How just 15 minutes of exercise can reduce chronic inflammation in the body

Banish inflammation, high BP, arthritis pain, and more, as 15 mins of exercise triggers the body's "cannabis-like" response

Man jogging down the street
(Image credit: Getty Images)

Exercise is a real stress-buster. You only have to look at people chasing the fabled "runner's high" to realise that. The runner's high is a state of euphoria which occurs after you've exercised for long enough – but it's not just a buzzword spouted by people who turn up to work in lycra. Exercising produces "endocannibanoids" in the body, which can actually change your frame of mind and induce that euphoric state. 

It's a perfectly natural chemical process, and it actually has some health positives to add on top of the reams of other benefits you get from cardiovascular exercise. There's never been a better time to check out the best running shoes for men and best running shoes for women buying guides – especially with Black Friday on the horizon.  

Spotlight Black Friday running shoes deals (US)

Under Armour FLOW Velociti men’s running shoe | was $162.99 | now $118.00 at Wiggle (opens in new tab)
Save on the UA Flow, a great running shoe with the all-in-one UA technology pioneered in an attempt to remove the heavy outsole entirely. It’s light, responsive and the UA wrap textured upper is said to mold to your feet whether you’re on a light jog or at the tail-end of a demanding half-mara.  

adidas Women's SOLAR GLIDE Running Shoe | was $139.99 | now $78.99 at Wiggle (opens in new tab)
Save over $80 on this awesome women’s running shoe from adidas. Great for beginners, it’s got the energy-returning boost foam on the midsole to disperse impact all over the shoe and place it back into your stride, making it ideal for those who find themselves heel-strikers.  

How do these "endocannibanoids" work?

New research published in the journal Gut Microbes (opens in new tab) offers a few new reasons for chasing that elusive runner's high. The researchers from the University of Nottingham found exercise promoted the body's secretions of its own cannabis-like substance in the body. This substance reduced chronic pain in patients with arthritis.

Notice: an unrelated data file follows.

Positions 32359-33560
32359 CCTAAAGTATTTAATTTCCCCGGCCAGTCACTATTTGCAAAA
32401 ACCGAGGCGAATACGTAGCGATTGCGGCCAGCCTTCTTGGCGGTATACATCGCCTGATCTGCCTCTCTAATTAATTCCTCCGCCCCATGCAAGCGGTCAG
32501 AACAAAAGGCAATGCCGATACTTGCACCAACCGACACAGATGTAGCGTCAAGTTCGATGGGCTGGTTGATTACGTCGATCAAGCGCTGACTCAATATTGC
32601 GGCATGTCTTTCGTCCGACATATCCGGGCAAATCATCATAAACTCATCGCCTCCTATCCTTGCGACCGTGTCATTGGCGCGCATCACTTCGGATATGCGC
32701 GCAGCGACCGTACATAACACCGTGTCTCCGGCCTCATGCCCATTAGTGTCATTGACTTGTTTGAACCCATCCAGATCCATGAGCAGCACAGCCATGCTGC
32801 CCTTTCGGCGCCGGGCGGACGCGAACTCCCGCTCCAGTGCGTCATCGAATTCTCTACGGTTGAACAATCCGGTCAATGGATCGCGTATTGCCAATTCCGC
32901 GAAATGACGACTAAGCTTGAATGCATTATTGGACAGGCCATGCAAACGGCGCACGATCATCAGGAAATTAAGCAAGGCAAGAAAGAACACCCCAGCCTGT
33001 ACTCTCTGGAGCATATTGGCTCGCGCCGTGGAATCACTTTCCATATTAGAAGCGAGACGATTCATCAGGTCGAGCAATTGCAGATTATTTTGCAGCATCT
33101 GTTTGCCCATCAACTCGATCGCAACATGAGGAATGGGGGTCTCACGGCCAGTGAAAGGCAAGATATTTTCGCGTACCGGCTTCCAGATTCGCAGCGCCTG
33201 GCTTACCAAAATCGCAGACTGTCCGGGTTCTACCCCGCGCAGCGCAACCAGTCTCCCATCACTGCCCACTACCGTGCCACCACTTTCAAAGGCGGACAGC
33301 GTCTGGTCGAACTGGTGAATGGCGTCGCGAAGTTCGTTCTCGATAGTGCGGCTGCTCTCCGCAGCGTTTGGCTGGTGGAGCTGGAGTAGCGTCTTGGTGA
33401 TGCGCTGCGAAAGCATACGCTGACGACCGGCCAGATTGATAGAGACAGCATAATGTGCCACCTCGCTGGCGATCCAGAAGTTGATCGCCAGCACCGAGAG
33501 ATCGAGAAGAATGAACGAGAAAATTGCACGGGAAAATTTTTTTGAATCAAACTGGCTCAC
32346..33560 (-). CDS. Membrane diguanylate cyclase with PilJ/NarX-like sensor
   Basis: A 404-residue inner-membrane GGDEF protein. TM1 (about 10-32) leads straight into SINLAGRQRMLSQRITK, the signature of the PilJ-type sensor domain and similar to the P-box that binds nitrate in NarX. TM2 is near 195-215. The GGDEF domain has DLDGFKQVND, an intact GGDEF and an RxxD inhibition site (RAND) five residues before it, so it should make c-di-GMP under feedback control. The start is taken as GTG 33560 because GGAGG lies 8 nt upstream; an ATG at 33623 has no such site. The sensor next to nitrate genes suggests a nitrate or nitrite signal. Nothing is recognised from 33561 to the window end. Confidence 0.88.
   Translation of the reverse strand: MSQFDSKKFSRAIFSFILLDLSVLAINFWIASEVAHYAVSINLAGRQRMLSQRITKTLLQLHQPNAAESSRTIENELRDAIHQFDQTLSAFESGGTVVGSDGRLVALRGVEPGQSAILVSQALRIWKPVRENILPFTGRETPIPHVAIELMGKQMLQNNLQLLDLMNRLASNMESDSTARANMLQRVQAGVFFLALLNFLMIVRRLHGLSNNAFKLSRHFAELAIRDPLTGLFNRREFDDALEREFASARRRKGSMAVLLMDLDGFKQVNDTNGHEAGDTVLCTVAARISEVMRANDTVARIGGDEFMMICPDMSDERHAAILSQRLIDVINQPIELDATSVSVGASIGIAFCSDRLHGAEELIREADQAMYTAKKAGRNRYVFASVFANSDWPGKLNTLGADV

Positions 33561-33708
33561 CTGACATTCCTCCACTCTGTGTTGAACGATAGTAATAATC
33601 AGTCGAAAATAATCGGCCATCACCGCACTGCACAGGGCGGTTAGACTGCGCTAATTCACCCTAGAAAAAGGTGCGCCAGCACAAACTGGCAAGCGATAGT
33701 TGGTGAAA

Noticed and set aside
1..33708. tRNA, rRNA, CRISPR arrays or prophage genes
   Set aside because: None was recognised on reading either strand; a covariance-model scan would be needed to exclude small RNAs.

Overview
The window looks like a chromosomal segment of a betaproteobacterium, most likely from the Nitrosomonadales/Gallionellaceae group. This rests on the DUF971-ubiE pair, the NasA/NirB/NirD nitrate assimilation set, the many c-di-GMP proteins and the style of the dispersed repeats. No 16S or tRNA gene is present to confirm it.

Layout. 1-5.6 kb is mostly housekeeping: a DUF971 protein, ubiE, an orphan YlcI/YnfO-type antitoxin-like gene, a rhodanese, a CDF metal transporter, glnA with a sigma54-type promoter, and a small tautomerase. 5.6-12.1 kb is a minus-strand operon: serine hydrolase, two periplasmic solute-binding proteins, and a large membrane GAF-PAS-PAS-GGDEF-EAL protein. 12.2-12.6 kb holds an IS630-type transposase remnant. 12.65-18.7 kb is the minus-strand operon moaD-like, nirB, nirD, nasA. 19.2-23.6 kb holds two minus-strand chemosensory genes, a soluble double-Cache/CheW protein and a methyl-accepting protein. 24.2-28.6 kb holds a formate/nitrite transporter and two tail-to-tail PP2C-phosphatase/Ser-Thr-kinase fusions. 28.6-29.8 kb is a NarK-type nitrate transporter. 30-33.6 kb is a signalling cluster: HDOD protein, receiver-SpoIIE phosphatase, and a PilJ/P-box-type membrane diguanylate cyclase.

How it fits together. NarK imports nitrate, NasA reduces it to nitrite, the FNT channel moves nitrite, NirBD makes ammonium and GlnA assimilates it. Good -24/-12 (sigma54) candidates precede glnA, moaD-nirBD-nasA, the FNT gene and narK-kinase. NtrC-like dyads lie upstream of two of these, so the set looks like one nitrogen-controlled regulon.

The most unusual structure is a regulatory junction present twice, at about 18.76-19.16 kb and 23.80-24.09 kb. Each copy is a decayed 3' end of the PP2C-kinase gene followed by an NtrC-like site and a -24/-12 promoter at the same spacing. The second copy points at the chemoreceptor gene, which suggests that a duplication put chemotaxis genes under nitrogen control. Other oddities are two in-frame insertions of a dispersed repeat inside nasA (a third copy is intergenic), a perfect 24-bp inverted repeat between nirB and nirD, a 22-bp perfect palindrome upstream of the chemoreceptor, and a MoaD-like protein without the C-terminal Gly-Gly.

However, that's not all it did. The substance was also responsible for a reduction in chronic inflammation in the body, measured by a reduced number of "cytokines" – a naturally-occurring inflammatory substance. 

Chronic inflammation is a major problem. Our bodies become inflamed to fight off diseases – the red swelling around a cut or which occurs in your nose when you've got a cold is a prime example. However, chronic inflammation caused by poor lifestyle choices such as too much processed food, and a sedentary lifestyle, means the body's in this state for longer than is good for it. This could lead to high blood pressure, heart disease, obesity and even cancer.

Man doing kettlebell squats

(Image credit: Getty Images)

Enter exercise, which can help reduce the number of inflammatory cytokines in the body. You don't even have to run for ages – just 15 minutes of muscle-strengthening exercises was all it took in the study to trigger this response. Time to check out those Black Friday weights deals, perhaps.

Doctor Amrita Vijay, first author, said: "Our study clearly shows that exercise increases the body's own cannabis-type substances. Which can have a positive impact on many conditions.

"As interest in cannabidiol oil and other supplements increases, it is important to know that simple lifestyle interventions like exercise can modulate endocannabinoids."

Matt Evans is an experienced health and fitness journalist and News Editor at Fit&Well, covering all things exercise and nutrition on the Fit&Well website. Matt originally discovered exercise through martial arts: he holds a black belt in Karate and remains a keen runner, gym-goer, and infrequent yogi. His top fitness tip? Stretch.